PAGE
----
“Why does he bring up abortion in a non-secular retreat?” I asked.
“Abortion?” she responded, quite confused. “Ohhhhh, you mean aversion.”
Through his thick accent I had mistaken the word aversion for abortion for the last 5 days.
But I had not gone into to see her about his pronunciation this afternoon. I was still considering leaving. I had finally calmed down and no longer felt hostile toward my fellow meditators. I had learned that I need to work on self-validation. That seemed like a lot to figure out in six days. I was mentally exhausted and I still wasn’t convinced this was the right environment for me.
As the teacher pointed out, I was craving my “normal” life. Craving leads to misery kept echoing through my head from Goenka’s discourses. I didn’t disagree with it, I just didn’t see a light at the end of this tunnel for me. While my anger had abated, I was edgy, bored and sad.
I was so sick of hearing my thoughts echo throughout my head for hours. I wanted to go running. I wanted to check my voicemail, my emails. I wanted to talk to my friends. Anything but just sitting here with my thoughts. I hated being with myself.
At least once an hour during these last six days, I tried to plan an escape route. Usually I thought about running out to the road in the distance and hitchhiking back to Boston, or sneaking over to the men’s side, grabbing my dad and taking off.
I begged my teacher to be completely honest with me. “Do you think I should leave? Is anyone else having a hard time here?”
“Yes, in fact a lot of people have been in here today to see me with the same issues,” she empathized.
I continued, “Do people really leave here enlightened?”
“Enlightened is a strong word. But certainly many people do leave happier. I really recommend you give it another day.”
I spent the rest of my lunch break back in my room under my cozy blanket, the only thing that had been a comfort to me while here. I hadn’t been under my covers for more than a minute when I heard the sniffling and crying of my third roommate. She was under her covers also trying to suppress her sobs. For the first time since I had arrived here, I felt compassion. We were all going through our own private hells.
I had no idea what she was experiencing, but I knew it wasn’t pleasant. I wanted to hug her but of course that is against the rules, so I stayed under my blanket and just hoped she would feel better soon. This was boot camp for the mind, and it wasn’t supposed to be pleasant.
I was so curious as to how Dad was doing. In the past he and I had butted heads a lot and I had lacked patience when dealing with him. I knew he had signed up for this retreat as a way to bond with me but wasn’t sure how since we without seeing each other for all 10 days. But going through this torturous experience I felt closer to him already. And I could not wait to see him again and give him a big hug.
I woke up actually feeling a bit peppy. It was Day 7 and there were only three days left. I finally resolved to stay for the remainder. My meditations had been going by much more quickly. I was now able to sit with Strong Determination for the entire sittings. I hardly noticed the numbness in my legs when they fell asleep.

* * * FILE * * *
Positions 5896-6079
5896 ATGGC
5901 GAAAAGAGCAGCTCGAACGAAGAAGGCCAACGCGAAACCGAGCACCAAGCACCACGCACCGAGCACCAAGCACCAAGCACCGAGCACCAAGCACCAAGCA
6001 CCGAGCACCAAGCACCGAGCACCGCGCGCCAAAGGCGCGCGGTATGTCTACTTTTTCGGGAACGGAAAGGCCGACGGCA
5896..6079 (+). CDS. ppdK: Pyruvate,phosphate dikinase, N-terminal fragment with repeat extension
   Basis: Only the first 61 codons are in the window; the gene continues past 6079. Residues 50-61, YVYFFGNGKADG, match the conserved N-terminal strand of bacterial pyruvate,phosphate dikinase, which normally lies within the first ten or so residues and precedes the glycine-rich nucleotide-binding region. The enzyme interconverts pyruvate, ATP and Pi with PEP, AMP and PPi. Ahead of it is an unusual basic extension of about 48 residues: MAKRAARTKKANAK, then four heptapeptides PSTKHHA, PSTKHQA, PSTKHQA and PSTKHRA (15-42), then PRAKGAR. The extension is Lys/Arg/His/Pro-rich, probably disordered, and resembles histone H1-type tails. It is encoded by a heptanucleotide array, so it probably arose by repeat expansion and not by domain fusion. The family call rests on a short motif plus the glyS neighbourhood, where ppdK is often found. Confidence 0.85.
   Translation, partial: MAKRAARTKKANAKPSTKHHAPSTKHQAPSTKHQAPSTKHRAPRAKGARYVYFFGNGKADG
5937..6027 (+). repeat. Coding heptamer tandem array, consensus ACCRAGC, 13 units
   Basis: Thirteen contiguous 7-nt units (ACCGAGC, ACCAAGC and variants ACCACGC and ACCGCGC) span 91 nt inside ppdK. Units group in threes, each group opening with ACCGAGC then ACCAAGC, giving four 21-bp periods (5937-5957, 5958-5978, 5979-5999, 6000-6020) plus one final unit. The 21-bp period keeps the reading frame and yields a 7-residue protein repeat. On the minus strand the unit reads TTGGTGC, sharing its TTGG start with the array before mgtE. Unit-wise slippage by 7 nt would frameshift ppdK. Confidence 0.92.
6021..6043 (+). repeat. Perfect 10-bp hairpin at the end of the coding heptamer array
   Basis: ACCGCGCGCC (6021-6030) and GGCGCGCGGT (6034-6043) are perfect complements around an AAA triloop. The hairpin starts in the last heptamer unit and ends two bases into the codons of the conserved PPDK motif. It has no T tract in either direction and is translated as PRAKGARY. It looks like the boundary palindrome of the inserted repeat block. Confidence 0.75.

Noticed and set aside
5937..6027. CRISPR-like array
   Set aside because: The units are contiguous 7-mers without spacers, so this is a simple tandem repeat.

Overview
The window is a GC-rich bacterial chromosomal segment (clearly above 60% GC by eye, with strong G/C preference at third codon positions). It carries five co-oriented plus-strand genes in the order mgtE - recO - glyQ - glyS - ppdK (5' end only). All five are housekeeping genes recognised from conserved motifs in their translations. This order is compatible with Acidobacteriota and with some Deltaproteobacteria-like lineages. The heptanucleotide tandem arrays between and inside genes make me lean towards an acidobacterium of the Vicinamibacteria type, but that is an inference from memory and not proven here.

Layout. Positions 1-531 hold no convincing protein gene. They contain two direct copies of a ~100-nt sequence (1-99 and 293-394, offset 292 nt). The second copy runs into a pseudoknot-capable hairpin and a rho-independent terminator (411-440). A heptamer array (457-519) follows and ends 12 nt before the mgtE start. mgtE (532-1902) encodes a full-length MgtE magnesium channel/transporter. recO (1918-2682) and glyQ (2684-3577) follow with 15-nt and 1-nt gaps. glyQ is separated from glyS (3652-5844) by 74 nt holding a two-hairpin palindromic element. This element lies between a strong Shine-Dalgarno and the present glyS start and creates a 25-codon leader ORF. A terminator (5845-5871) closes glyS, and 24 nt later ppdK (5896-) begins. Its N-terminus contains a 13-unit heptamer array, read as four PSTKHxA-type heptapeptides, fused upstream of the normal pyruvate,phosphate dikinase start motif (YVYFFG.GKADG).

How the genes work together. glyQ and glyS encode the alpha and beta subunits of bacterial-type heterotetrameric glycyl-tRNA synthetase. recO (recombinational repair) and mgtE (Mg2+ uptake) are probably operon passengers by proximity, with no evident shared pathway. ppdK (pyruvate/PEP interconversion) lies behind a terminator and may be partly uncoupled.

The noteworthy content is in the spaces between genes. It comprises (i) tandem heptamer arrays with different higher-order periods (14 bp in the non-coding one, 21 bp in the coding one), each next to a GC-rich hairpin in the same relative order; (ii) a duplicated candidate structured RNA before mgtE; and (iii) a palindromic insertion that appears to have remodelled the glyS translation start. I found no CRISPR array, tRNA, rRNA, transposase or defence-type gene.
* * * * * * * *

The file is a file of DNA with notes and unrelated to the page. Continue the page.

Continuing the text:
I had been able to channel what Goenka had been trying to instill in us since the beginning. Aversion and craving lead to misery. I now stopped craving the thought of leaving. I no longer had aversion to all the people around me. By not craving or having aversion I was able to appreciate the moment as it was. Through equanimity, I could observe, without judgment. Things were neither good nor bad, they just were. And all was impermanent.
We had moved on from concentrating on the area below our nose to scanning our entire body. On Day 8, I began to feel very sharp sensations in my upper left back, and before long in my entire back. I was by now used to observing sensations rather than labeling them “pain”. By this point, I had been meditating about 80 hours and doing little else, so I was in a different state of mind than my normal one. It seemed as though these sensations were actual beings, and were talking to me.
I listened closely.
“We are afraid you will be mean to us”.
“Who is ‘us’? I asked almost out loud, confused what they were referring to.
I continued to breathe and observe and listen.
“ Tell me, I’m listening,” I said patiently and meant it.
Steadily the pains spread and increasing in intensity throughout my entire body. The more I tried to understand what they were trying to communicate to me, the more intense they became. A flashbulb went off in my brain.
“I have been mean to you [my own body] for so long. I’m sorry. I realize it now.”
The pain increased.
“I would never speak to my friends the way that I do to you,” I continued. “I truly want you to tell me how you feel.”
Again the pain spread rampantly throughout my body. It was as if it was screaming at me. My body was on fire and I had to take my sweatshirt off. I felt as if I was being stabbed again and again with millions of pins all over a sunburned back. Every single cell in my back was screaming at the top of their lungs at me.